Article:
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SAS to Exit Star Alliance, Join SkyTeam as Air France-KLM Acquires Stake

In a surprising move, Scandinavian Airlines (SAS) has announced its intent to exit the Star Alliance, a coalition of airlines it helped found back in 1997. The news comes as Air France-KLM bids to acquire a non-controlling 19.9% stake in the beleaguered Scandinavian carrier, subject to approval by regulators.

At first glance, this departure from the Star Alliance might seem shocking, given SAS’s historical role as one of its founding members. However, a closer look reveals the stark financial challenges that SAS has been grappling with since the onset of the COVID-19 pandemic. The airline’s struggle for survival has been so intense that it recently secured an extension of bankruptcy protection that will stretch into 2024. In light of these circumstances, SAS’s decision to seek a quick infusion of cash by selling a substantial stake in the company doesn’t come as a complete surprise.

As of now, the specifics of this deal remain shrouded in mystery, with few details available to the public. However, one can reasonably expect SAS to continue operating under its own brand and identity within the SkyTeam alliance.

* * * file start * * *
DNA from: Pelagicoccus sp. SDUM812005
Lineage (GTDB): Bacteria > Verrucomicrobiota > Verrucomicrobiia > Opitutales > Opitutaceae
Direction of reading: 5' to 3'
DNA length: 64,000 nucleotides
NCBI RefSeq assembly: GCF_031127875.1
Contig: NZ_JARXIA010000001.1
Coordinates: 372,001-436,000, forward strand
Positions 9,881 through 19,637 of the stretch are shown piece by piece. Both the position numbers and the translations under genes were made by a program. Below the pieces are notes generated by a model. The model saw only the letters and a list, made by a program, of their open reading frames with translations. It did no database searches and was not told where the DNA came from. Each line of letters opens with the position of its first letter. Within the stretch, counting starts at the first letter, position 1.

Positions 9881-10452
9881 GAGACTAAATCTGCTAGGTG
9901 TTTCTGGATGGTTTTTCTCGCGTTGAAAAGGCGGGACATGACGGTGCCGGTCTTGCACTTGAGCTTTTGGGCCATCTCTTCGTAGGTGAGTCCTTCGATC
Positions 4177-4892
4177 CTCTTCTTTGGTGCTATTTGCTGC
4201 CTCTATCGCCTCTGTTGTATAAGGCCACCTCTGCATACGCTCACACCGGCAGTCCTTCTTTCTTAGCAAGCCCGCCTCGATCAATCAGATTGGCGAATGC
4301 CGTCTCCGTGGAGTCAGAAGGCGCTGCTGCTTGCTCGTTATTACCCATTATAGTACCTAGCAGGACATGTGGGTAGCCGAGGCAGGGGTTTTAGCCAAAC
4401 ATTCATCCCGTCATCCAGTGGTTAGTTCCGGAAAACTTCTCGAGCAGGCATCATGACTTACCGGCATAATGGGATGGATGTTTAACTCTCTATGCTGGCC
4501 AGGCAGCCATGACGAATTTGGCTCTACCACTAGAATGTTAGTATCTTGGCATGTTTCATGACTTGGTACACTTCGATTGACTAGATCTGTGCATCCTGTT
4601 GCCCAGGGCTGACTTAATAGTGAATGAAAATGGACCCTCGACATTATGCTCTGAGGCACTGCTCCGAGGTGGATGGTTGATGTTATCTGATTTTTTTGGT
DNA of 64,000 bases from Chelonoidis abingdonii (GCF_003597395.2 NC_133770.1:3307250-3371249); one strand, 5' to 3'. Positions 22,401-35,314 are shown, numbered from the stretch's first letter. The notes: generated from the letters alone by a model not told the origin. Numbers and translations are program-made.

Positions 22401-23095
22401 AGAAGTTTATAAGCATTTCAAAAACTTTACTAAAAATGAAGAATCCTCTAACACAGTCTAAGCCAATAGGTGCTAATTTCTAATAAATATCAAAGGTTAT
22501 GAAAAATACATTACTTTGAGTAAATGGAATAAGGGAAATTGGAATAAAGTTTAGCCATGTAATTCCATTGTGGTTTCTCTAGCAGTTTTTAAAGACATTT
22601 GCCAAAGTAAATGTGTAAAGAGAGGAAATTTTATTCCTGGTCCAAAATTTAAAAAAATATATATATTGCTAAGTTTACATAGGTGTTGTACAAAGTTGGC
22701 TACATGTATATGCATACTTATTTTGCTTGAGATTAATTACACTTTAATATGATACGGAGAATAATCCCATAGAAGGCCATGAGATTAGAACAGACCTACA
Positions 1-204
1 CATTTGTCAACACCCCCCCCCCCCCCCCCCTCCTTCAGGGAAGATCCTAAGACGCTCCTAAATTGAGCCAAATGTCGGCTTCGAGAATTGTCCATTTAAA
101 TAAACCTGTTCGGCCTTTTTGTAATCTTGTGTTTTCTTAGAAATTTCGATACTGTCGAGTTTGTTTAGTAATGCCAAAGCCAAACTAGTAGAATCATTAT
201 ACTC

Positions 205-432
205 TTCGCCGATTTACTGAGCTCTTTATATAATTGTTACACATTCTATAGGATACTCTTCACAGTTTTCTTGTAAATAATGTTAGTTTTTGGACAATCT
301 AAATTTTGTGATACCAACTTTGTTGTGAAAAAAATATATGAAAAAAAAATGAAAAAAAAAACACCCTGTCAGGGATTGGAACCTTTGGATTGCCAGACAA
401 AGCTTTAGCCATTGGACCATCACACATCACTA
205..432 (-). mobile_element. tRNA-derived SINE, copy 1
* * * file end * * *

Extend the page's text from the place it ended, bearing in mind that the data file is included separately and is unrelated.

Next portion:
For Star Alliance loyalists, this departure marks a loss, as SAS has been a familiar presence within the network for over two decades. On the flip side, this move bolsters the network strength of the SkyTeam alliance. It adds three new hubs to its roster, namely Copenhagen (CPH), Stockholm (ARN), and Oslo (OSL). Notably, this comes at a time when Dutch authorities are actively implementing flight caps at Amsterdam’s Schiphol Airport (AMS) as part of a deliberate strategy to shrink operations at the hub.

This development takes place against the backdrop of a broader wave of consolidation in the European airline industry. Just recently, TAP Air Portugal was put up for sale as the Portuguese government seeks to privatize the state-owned carrier. The winds of change are blowing across the European skies, and SAS’s shift from Star Alliance to SkyTeam is a notable gust in this evolving landscape.

While SAS has been an important part of the Star Alliance, the airline’s financial struggles and the need for a cash injection have made this unexpected move just a little less shocking. As we await more details about the implications of this shift, it’s evident that the European airline industry is in a state of flux, with consolidation and change on the horizon.

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